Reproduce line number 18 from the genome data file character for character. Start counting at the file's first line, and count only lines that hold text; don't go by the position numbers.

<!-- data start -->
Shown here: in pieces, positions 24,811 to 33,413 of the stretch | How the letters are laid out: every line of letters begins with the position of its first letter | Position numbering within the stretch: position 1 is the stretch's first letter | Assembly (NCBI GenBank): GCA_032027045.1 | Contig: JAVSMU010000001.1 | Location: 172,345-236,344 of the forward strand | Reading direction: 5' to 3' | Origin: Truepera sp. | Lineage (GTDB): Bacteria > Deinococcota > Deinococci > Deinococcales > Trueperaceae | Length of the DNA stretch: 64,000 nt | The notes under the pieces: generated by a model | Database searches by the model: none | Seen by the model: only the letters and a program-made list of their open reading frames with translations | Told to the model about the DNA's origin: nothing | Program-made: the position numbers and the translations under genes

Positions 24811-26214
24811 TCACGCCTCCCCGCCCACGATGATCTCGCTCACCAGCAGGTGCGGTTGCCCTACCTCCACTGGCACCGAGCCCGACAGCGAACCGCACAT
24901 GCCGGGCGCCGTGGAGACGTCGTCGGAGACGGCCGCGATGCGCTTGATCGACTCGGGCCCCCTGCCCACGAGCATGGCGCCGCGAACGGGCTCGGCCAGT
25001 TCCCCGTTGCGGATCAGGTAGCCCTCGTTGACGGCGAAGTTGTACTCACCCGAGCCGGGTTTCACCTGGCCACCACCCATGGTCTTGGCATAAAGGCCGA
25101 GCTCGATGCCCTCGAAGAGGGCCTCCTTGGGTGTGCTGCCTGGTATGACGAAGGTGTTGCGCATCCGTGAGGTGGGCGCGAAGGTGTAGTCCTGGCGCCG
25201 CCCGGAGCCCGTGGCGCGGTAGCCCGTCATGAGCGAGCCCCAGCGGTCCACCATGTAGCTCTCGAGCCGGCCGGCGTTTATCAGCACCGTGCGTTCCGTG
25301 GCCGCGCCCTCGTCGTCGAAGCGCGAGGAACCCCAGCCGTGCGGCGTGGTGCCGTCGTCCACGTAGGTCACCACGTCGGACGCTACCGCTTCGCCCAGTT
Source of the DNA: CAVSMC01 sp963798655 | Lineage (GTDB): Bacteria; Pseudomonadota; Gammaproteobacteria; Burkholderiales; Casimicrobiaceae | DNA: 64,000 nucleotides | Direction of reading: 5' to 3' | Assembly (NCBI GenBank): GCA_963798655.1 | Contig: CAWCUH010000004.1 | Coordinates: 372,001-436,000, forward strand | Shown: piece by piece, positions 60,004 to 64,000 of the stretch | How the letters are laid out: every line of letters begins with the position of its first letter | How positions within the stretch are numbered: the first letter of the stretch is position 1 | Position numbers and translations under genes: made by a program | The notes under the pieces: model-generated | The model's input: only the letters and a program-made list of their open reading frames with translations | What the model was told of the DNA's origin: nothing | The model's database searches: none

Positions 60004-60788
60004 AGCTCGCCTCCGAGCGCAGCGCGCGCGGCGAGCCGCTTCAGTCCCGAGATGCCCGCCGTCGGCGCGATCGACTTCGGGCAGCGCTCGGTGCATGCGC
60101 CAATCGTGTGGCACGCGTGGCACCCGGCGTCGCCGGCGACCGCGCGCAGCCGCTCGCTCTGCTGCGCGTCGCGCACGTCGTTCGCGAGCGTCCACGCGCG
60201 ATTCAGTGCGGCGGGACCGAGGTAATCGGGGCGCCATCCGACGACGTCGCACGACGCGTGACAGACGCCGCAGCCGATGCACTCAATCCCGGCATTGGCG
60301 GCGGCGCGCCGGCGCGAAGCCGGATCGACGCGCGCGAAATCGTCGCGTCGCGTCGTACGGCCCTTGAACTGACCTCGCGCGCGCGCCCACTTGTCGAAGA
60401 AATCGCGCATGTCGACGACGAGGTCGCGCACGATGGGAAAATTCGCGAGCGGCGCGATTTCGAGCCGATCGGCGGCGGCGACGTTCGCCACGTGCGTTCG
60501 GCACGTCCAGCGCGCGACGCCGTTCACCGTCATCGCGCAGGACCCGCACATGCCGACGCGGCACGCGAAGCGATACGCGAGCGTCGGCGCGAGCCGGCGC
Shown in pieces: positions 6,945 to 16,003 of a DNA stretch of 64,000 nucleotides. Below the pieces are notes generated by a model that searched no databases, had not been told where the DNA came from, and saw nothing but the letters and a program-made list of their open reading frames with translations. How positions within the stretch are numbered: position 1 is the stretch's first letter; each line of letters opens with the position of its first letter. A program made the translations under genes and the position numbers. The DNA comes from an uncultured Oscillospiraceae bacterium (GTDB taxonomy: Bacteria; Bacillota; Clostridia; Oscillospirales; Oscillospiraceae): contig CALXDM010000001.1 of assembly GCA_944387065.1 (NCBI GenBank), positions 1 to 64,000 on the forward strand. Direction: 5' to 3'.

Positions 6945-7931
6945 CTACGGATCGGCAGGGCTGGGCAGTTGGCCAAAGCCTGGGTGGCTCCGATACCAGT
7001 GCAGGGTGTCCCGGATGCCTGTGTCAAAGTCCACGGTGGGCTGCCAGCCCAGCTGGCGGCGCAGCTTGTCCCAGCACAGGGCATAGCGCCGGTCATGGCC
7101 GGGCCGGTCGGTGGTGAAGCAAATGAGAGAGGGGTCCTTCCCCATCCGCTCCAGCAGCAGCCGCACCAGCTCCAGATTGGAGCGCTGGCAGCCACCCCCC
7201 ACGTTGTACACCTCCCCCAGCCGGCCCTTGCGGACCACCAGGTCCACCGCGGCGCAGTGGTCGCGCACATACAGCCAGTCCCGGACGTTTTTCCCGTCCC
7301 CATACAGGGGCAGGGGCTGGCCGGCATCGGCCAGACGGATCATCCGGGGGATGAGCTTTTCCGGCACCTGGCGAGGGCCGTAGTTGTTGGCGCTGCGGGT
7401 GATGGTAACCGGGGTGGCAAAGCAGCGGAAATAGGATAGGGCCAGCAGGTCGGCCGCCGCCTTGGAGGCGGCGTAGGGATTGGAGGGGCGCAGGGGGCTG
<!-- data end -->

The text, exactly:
Positions 6945-7931